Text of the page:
Does Frankie Edgar loss at UFC 118 change BJ Penn's legacy?

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It's long been a given that BJ Penn is one of the greatest fighters of all time. We hear it from Mike Goldberg and Joe Rogan every time he fights in the Octagon and he's a multiple time world champion in two weight classes. But after losing two in a row, is it time to reevaluate where Penn stands in the annals of MMA history? Jonathan Snowden, who wrote a book about the history of MMA, thinks so:

The raw numbers stand out like a sore thumb. In title fights, BJ Penn is a pedestrian 5-5-1. For every big fight he wins, he loses one in turn. The true greats of the sport, your Georges St. Pierres, your Matt Hughes, your Frank Shamrocks, your Fedor Emelianenkos, are defined by rising to the occasion. When the fights get tougher, these men only get better. Not so with BJ Penn.

BJ Penn is a front runner. We learned that for the first time against Jens Pulver at UFC 35. Crowned as champion before even stepping into the cage, Penn had no answer for Pulver's heart and determination. When the fight got to the point where it demanded each man expose his very soul to walk away the winner, Penn faltered. Pulver stepped forward. That was the difference.

Sports Illustrated's Josh Gross agrees:

About that "best ever" tag that follows Penn wherever he goes, it needs to be reconsidered. Most talented? Hard to argue he wouldn't qualify. But did he get the most out of his gifts? I don't think so. And you don't need to look further than Penn's career and the choices he made to understand why.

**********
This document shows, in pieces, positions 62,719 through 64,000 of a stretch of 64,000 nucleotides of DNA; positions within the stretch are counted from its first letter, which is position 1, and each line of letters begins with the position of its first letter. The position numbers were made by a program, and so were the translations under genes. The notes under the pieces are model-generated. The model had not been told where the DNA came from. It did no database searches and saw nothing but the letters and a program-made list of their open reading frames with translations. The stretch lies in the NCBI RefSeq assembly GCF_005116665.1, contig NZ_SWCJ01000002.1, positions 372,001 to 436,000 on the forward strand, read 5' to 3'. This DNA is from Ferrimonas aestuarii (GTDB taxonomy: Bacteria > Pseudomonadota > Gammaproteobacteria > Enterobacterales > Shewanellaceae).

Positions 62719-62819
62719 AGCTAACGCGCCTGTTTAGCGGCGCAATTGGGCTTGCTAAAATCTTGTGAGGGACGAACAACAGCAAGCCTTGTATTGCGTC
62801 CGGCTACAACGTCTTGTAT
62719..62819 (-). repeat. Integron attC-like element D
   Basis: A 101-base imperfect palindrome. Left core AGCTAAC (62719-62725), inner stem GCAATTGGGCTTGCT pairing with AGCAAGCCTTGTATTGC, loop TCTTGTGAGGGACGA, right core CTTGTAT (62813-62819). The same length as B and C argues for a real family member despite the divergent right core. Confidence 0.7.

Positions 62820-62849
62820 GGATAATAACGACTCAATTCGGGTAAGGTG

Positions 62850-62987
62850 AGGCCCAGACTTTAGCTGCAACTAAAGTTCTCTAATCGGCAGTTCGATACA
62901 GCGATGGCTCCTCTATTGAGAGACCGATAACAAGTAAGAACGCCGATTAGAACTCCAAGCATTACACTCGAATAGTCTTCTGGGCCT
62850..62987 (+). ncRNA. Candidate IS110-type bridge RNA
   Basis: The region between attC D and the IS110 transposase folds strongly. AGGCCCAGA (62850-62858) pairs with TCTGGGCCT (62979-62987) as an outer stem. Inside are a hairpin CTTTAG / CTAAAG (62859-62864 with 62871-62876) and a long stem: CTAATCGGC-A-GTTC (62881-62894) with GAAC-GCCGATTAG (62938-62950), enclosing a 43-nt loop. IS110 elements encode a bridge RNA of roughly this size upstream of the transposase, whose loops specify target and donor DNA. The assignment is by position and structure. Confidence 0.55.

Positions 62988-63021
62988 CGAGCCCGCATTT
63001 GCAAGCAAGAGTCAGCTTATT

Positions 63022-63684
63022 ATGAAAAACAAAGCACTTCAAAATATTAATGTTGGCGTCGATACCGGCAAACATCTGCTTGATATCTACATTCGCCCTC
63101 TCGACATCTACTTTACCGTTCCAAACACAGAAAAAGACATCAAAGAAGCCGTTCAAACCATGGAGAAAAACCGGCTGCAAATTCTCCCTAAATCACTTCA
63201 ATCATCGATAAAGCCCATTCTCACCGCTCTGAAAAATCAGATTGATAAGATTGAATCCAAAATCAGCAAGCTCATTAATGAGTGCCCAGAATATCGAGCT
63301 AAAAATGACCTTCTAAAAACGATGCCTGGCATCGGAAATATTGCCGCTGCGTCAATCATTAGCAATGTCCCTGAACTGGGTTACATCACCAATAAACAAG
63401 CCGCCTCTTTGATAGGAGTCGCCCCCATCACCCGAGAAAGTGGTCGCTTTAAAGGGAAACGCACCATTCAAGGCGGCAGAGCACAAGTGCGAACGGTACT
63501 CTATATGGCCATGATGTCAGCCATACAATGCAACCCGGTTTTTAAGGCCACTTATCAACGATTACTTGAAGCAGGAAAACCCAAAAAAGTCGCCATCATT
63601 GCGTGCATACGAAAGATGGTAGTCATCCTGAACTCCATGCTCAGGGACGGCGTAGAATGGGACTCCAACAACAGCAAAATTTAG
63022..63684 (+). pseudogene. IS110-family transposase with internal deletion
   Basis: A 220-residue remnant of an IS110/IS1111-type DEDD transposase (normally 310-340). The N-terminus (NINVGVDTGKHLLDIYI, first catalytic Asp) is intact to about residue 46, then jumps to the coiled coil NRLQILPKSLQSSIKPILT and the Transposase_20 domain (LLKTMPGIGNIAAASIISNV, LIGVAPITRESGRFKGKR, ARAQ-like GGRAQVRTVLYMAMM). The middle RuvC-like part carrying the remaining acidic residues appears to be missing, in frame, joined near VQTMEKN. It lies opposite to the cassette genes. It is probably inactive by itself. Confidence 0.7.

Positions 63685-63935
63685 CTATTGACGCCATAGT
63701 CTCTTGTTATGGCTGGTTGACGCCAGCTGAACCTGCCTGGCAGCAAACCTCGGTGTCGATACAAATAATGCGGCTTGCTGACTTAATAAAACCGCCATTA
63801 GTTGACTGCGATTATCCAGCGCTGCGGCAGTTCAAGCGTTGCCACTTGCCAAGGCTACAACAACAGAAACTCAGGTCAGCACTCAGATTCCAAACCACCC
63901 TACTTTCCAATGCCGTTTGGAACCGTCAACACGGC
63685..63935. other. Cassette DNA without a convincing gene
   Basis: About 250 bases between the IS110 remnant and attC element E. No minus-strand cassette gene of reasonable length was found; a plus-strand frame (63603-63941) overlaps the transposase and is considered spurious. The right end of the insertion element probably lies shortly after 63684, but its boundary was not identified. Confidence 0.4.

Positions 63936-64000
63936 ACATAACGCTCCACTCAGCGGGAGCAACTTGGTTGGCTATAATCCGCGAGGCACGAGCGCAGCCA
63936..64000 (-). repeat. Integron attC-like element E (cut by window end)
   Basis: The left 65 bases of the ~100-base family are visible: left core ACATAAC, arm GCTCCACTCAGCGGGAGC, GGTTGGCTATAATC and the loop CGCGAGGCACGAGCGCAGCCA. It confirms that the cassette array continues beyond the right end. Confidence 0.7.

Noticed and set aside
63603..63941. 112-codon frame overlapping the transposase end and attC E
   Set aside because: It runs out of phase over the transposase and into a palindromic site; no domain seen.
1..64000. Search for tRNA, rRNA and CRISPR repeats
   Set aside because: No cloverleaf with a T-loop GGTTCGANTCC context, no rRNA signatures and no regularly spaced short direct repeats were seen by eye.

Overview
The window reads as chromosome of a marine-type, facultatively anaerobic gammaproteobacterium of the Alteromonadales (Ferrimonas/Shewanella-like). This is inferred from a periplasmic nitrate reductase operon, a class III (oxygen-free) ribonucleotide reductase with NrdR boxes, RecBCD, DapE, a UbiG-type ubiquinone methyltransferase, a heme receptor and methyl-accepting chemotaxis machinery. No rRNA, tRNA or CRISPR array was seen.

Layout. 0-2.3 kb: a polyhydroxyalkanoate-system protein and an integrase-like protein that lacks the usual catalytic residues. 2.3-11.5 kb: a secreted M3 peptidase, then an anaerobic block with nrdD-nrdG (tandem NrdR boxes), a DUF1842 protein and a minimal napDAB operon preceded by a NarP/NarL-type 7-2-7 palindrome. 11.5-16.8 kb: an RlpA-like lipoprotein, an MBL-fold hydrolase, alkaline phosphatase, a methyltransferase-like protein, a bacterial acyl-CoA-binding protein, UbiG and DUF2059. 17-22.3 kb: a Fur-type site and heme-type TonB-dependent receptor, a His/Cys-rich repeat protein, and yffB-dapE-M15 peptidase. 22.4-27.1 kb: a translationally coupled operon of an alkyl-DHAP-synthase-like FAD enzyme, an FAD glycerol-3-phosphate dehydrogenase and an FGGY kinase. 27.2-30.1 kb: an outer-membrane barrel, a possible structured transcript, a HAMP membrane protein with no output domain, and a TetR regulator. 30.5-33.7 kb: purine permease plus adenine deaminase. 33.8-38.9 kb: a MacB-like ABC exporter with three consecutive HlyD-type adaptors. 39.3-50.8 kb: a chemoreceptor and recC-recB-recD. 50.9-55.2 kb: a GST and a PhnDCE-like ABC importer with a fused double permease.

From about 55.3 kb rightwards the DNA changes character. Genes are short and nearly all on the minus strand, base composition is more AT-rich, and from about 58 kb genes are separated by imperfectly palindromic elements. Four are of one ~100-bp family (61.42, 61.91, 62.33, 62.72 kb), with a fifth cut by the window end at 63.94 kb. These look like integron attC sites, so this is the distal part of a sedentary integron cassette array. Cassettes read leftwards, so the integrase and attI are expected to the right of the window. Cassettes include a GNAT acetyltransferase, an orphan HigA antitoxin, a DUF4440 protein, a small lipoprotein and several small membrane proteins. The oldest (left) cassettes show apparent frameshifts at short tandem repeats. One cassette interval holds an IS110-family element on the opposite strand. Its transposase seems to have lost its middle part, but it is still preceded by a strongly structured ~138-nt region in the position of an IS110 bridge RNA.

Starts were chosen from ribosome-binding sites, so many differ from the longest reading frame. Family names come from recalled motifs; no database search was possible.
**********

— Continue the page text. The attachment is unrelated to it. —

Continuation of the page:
For starters, he was fast-tracked. In just his fourth fight, Penn was given a title shot against Jens Pulver. He lost. There was no grooming the Hawaiian. Then, in his seventh fight, he received another title shot. This time a draw against Caol Uno. Two fights later -- after defeating Takanori Gomi in what remains his biggest win in the lightweight division -- Penn moved up a class to fight top welterweight Matt Hughes. That victory may have been the worst thing that happened to Penn. It fed into an obsession resulting in his multi-weight excursion. Two fights later he was at 185. Next, a bout at light heavyweight versus Lyoto Machida. Back to middleweight and then a return to 170, where he lost consecutively to Georges St. Pierre and Matt Hughes.

What do you think? Is Penn one of the sport's all-time greats? Or is he a great fighter who spent much of his time fruitlessly fighting in the wrong weight class and refusing to work hard enough to be the best? Maniacs: Sound off!
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